Friday, March 9, 2012

Panel on Pension Policy for SURS Participants

Author: The State Universities Annuitants Association (SUAA)
Title: SUAA Mini Briefing
Publication: SUAA Website
Date: March 9, 2012

The IGPA (Institute of Government & Public Affairs) presented a proposal for a hybrid retirement system for employees of public universities and community colleges at open forums held on the three University of Illinois campuses.

Panel members included: Robert Rich, Director of the IGPA; James Paul, Assistant Director of the IGPA; Fred Giertz, Professor of Economics at UIUC and SURS Board Member; Avijit Ghosh, Special Assistant to the President at UIUC; Kappy Laing, Executive Director, University of Illinois Office of Government Relations; William Mabe, Executive Director, State Universities Retirement System; and in Chicago and Urbana, Jeffrey Brown, Director of the Center for Business and Public Policy at UIUC.

In his 2013 Budget Address on February 22nd, Governor Pat Quinn appointed a Pension Working Group and called for input from stakeholders in the ongoing search for a sustainable pension system for the State of Illinois. The IGPA met that challenge by first rejecting SB 512 out of hand as “punitive” and offering a model pension plan of “shared sacrifice.”

There are four key elements to the IGPA proposal. They are brought together in a mixing of defined benefits and defined contributions that would apply to all new employees and all Tier II employees.

First, the IGPA hybrid plan reduces the defined benefit by about a third – from about 2.2% per year of service to 1.5% per year of service. Money to pay retirement benefits would be derived from a defined contribution plan that increases the contributions from employees, requires contributions from the public universities and community colleges that employ them, and contains safeguards that ensure the State pays its portion.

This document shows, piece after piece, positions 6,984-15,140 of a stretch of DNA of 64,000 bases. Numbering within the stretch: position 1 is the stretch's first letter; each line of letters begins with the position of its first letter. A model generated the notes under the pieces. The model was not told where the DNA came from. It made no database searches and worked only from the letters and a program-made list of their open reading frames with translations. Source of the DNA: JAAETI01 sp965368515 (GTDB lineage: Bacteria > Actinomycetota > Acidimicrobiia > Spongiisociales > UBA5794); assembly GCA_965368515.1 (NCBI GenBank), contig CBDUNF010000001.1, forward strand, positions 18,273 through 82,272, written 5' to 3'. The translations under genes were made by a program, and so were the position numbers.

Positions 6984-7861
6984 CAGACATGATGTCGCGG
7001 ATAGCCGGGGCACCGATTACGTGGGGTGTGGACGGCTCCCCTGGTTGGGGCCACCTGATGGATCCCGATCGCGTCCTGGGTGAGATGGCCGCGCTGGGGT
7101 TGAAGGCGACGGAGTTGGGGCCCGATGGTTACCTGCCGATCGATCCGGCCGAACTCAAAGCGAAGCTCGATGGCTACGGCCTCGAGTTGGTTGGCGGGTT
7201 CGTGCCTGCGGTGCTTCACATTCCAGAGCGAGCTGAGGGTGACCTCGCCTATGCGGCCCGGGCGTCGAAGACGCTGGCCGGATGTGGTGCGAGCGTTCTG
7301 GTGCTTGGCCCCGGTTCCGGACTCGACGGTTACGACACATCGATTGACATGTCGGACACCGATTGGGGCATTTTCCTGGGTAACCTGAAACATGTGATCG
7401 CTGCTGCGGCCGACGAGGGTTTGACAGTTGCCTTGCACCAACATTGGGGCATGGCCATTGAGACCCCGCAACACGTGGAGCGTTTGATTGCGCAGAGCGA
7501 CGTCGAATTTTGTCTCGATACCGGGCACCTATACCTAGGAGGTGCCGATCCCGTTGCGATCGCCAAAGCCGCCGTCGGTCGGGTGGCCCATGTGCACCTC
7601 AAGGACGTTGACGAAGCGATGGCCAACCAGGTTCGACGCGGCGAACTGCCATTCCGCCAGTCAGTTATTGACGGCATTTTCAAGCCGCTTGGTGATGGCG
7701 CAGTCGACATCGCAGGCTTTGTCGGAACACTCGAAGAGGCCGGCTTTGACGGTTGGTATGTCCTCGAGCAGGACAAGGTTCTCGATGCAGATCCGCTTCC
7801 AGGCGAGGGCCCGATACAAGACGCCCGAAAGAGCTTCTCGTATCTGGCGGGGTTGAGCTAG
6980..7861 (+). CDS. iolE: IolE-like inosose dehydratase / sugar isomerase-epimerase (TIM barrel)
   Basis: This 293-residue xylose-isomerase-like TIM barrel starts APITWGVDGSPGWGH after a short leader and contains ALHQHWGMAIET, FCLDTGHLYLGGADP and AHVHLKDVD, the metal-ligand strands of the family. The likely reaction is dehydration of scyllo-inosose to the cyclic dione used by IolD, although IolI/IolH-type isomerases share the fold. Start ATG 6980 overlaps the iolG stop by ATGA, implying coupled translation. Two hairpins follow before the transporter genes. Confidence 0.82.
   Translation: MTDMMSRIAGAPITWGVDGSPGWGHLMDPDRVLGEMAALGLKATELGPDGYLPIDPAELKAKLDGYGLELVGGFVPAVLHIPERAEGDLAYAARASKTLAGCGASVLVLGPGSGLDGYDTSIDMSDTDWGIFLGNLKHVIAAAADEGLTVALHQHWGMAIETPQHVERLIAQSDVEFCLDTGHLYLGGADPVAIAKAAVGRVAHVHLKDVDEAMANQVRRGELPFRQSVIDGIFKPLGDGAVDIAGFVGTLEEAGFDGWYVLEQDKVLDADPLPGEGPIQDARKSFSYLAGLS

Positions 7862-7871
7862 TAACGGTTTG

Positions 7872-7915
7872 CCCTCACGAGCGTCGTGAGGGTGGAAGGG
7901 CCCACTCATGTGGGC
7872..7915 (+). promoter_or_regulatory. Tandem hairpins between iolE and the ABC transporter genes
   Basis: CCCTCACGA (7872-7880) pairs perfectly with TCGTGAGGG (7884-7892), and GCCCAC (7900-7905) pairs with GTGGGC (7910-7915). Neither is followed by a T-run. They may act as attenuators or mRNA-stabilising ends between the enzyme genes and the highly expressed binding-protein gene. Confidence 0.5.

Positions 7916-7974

Second, the IGPA proposal would peg the Effective Rate of Interest guaranteed by pension investments to levels paid at market rates (an estimated 2%).

Next, the IGPA calls for a re-distribution of the funding burden. The State’s contribution would be no less than what it would have to pay if State Employees were a part of the Social Security System or 6.2%. Employees’ contributions would rise from 8% to 11.5% of the normal pension costs. Then, for the first time in the recent past, public universities and community colleges would contribute up to 2.25%. Increases to employee and employer contribution would be phased in at no more than 1% per year.

This proposal does not increase the State’s costs, but the State would be required to pay a minimum of 6.2% annually with no possibility of a “payment holiday.” This is approximately 50% of the State’s current funding level and would save the State of Illinois $240 million over time. However that money would be earmarked to cover the unfunded pension liabilities of years past.

The fourth and final element of the IGPA proposal aligns the vesting schedule more with private business. Current Tier II employees are fully vested in the system at 10 years. If they leave the system prior to 10 years of employment, they lose their contributions and have no Social Security benefits accrued for that time. The IGPA proposes that employee vesting be phased in over a 2-6 year period in a step system so that the employee would be fully vested at 6 years.

The IGPA Pension Proposal is just one of the pension initiatives on the table. Governor Quinn called for the Pension Working Group’s recommendations to be on his desk by April 14th.

The prospects for a vote in either the House or the Senate will likely be delayed until after the November election. As Kappy Laing pointed out, 9 Representatives and 6 Senators are not seeking reelection. Re-districting has left many more seats contested. The election results will create a sizable number of lame duck legislators who will be more likely to make the tough call when it comes to pension legislation.

Likening Illinois’s pension dilemma with challenges face by Social Security, Jeffrey Brown paraphrased former Chairman of the Federal Reserve Board Alan Greenspan, “There are only 3 solutions to this problem. Somebody has to pay more. Somebody has to get less. Or we must find a way to repeal the Laws of Arithmetic.”

You can click to view the webcasts below:

UIUC Webcast
UIC Webcast
UIS Webcast

The UIC webcast, power point slides, the full IGPA report and IGPA Pension Proposal are available at:

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